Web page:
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Bangalore to Dubai

Jonzie, one of namma Bangaluru's favourite radio personalities, is headed for Dubai



RJ Jonzie: `When I am on air, people think I am plain mad.'

"THE REQUEST Show with Jonzie — always imitated — but never duplicated." This was how RJ Jonzie Kurien opened his show on FM radio between 2 p.m. and 4 p.m. Being one of the presenters who hit the airwaves right from the inception of the country's first private FM station, Jonzie became the crazy guy of radio with his unique mix of humour, satirical (but harmless) remarks, and energetic music.

So, what did the trick for him?

"I can't deny it. I am an insane, out-of-my-mind person, and when I am on air, people think I am plain mad. But that's the natural me." He adds. "On The Request Show, I used to discuss and give my opinions about topics which the young Bangalorean indulges in. Initially it sounded blunt and bold, but what the heck, I connected to them and spoke their language."

Brickbats

But he wasn't spared of his share of brickbats too. "I had girls' parents calling me up and asking me to apologise on air, which I politely did. The whole point is, the parents cribbed about what I said on air, but they still heard me. And that was more important for me as an RJ," he says, with a twinkle in his eye.

Did he always want to be an RJ? "I began my career in radio with a few odd programmes on All India Radio, and then a stint at Radio Indigo, but my big break was definitely with Radio City, since it had a far better reach to the young Bangalore crowd which I was part of," he says. "Initially people who felt radio will not make it big in the country discouraged me from taking my job seriously, but the popularity and satisfaction you get as an RJ is unbelievable, and I am sure my colleagues and radio guys will agree with me on this," he adds.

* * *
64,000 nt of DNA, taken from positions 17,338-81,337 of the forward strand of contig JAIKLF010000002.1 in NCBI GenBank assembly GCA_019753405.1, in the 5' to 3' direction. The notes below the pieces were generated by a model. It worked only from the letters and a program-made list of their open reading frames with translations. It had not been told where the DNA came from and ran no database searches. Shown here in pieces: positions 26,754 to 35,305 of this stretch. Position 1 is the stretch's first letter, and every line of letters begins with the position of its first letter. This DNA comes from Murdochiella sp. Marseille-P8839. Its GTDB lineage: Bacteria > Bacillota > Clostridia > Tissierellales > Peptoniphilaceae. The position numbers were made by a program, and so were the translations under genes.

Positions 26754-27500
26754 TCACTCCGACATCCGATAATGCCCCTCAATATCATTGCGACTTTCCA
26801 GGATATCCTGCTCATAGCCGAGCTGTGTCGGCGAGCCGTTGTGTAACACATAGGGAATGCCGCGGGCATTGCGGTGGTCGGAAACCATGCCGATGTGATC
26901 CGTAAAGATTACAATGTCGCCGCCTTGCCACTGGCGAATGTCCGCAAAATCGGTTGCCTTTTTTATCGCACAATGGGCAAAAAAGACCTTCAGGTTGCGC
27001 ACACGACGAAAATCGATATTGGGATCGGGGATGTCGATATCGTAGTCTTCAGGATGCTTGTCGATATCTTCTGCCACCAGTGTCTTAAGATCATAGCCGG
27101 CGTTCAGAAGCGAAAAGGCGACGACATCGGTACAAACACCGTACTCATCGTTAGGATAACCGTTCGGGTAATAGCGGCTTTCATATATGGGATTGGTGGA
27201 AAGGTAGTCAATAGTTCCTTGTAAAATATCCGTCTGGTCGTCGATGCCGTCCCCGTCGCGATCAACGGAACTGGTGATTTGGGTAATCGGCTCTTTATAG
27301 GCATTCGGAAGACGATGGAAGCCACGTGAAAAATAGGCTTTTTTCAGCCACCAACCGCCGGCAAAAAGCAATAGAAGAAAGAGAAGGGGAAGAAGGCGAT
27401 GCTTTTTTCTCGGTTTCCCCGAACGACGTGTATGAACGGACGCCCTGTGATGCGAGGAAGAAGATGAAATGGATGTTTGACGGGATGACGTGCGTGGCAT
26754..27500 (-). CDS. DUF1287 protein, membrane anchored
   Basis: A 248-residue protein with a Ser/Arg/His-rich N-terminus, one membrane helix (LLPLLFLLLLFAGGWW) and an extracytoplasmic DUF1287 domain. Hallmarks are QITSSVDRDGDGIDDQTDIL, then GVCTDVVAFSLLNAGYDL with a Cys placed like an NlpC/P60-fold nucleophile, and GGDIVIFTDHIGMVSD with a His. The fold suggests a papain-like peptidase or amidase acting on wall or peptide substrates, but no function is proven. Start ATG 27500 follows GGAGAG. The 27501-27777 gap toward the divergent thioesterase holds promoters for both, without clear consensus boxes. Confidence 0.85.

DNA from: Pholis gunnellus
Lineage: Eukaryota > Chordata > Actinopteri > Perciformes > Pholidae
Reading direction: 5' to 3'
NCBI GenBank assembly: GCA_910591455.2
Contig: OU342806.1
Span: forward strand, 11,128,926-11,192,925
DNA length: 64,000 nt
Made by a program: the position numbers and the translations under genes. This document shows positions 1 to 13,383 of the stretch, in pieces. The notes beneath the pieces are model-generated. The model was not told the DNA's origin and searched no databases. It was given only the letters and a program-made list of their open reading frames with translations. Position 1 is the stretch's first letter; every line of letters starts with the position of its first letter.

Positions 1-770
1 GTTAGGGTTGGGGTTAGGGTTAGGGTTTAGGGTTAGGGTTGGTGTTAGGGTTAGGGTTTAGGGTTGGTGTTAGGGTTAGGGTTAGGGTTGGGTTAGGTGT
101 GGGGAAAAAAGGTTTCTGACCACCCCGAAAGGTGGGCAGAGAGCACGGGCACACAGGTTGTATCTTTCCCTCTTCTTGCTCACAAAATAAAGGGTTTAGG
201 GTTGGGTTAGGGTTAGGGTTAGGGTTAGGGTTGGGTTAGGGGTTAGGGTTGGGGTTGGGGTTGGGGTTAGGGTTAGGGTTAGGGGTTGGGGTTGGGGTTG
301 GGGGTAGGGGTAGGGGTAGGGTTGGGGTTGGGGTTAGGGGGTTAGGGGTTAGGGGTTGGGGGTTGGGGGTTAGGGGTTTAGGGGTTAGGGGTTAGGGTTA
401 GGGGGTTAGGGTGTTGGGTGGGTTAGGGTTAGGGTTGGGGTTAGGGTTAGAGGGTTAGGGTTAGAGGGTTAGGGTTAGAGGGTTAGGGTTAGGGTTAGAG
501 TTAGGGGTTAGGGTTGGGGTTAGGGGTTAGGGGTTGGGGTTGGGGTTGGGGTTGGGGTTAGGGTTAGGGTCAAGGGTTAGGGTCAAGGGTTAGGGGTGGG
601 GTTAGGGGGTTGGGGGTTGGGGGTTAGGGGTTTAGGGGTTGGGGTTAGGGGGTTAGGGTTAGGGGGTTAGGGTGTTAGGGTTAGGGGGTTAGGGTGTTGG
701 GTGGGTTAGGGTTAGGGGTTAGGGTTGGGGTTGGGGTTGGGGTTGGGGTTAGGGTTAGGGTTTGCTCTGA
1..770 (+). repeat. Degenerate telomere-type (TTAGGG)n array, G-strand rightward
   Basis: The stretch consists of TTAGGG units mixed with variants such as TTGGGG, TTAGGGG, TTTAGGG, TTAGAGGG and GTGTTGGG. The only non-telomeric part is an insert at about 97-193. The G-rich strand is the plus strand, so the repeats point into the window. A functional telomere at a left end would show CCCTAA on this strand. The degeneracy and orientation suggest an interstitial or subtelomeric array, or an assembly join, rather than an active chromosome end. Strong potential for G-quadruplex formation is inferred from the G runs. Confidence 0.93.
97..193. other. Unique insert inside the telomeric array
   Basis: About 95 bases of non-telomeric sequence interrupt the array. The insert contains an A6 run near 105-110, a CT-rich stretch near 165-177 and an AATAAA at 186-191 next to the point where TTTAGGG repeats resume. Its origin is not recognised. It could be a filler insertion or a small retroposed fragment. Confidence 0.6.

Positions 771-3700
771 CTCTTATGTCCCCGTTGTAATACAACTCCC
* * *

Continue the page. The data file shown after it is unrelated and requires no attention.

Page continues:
Besides The Request Show, Jonzie hosted a new-age rock show every Thursday night called Rebel Yell. "The show was the first of its kind on radio and when we (himself and Santhosh, his co-host) were featured on the cover of Rock Street Journal, we knew we had our tuning right." For starters, Rebel Yell was the only show on FM radio that played New-Age Rock and New Metal for two hours a week.

New destination

Jonzie is all set to pack his bags and leave for Dubai in a few days — but promises to return. "It's not that I hate you guys, but as a radio person, I am just making sure that I don't reach saturation too fast. It's more of a promotion transfer for me. I am joining a station called Hum FM in Dubai, which essentially plays popular English and Hindi music. What is thrilling for me is the fact that besides being an RJ, I get to produce my shows, and manage the sound of the station. So, the whole show is entirely going to be my baby," he says.

Does that mean it is a permanent goodbye to Bangalore? Not at all, reassures the man. "I am an out and out Bangalorean. The city has given me so much and I can never look at a permanent departure from here. In the years to come, Bangalore will definitely see a surge in radio and the day an exclusive English music station hits the airwaves, Jonzie will be back with Rebel Yell. And how long will that take? "Not more than a couple of years," he says.

VISHNU A.

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